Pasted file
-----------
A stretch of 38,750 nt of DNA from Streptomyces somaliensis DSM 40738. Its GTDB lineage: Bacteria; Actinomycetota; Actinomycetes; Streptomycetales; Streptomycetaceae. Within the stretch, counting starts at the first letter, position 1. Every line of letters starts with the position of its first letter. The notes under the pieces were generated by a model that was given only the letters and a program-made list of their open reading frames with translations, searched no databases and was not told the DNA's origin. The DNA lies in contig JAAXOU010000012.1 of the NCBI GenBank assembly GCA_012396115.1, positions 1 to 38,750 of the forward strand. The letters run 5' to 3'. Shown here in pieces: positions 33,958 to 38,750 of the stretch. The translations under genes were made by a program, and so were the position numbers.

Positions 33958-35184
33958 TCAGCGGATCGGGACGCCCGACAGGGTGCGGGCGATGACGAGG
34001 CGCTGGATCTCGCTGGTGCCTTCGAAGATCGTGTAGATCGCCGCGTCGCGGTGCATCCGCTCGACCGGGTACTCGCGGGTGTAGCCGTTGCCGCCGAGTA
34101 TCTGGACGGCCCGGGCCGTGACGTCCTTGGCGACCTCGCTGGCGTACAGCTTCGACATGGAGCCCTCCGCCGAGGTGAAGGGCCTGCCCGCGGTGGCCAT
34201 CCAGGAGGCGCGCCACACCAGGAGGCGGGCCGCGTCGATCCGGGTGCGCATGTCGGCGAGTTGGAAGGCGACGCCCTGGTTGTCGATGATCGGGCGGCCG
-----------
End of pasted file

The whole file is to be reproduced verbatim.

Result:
A stretch of 38,750 nt of DNA from Streptomyces somaliensis DSM 40738. Its GTDB lineage: Bacteria; Actinomycetota; Actinomycetes; Streptomycetales; Streptomycetaceae. Within the stretch, counting starts at the first letter, position 1. Every line of letters starts with the position of its first letter. The notes under the pieces were generated by a model that was given only the letters and a program-made list of their open reading frames with translations, searched no databases and was not told the DNA's origin. The DNA lies in contig JAAXOU010000012.1 of the NCBI GenBank assembly GCA_012396115.1, positions 1 to 38,750 of the forward strand. The letters run 5' to 3'. Shown here in pieces: positions 33,958 to 38,750 of the stretch. The translations under genes were made by a program, and so were the position numbers.

Positions 33958-35184
33958 TCAGCGGATCGGGACGCCCGACAGGGTGCGGGCGATGACGAGG
34001 CGCTGGATCTCGCTGGTGCCTTCGAAGATCGTGTAGATCGCCGCGTCGCGGTGCATCCGCTCGACCGGGTACTCGCGGGTGTAGCCGTTGCCGCCGAGTA
34101 TCTGGACGGCCCGGGCCGTGACGTCCTTGGCGACCTCGCTGGCGTACAGCTTCGACATGGAGCCCTCCGCCGAGGTGAAGGGCCTGCCCGCGGTGGCCAT
34201 CCAGGAGGCGCGCCACACCAGGAGGCGGGCCGCGTCGATCCGGGTGCGCATGTCGGCGAGTTGGAAGGCGACGCCCTGGTTGTCGATGATCGGGCGGCCG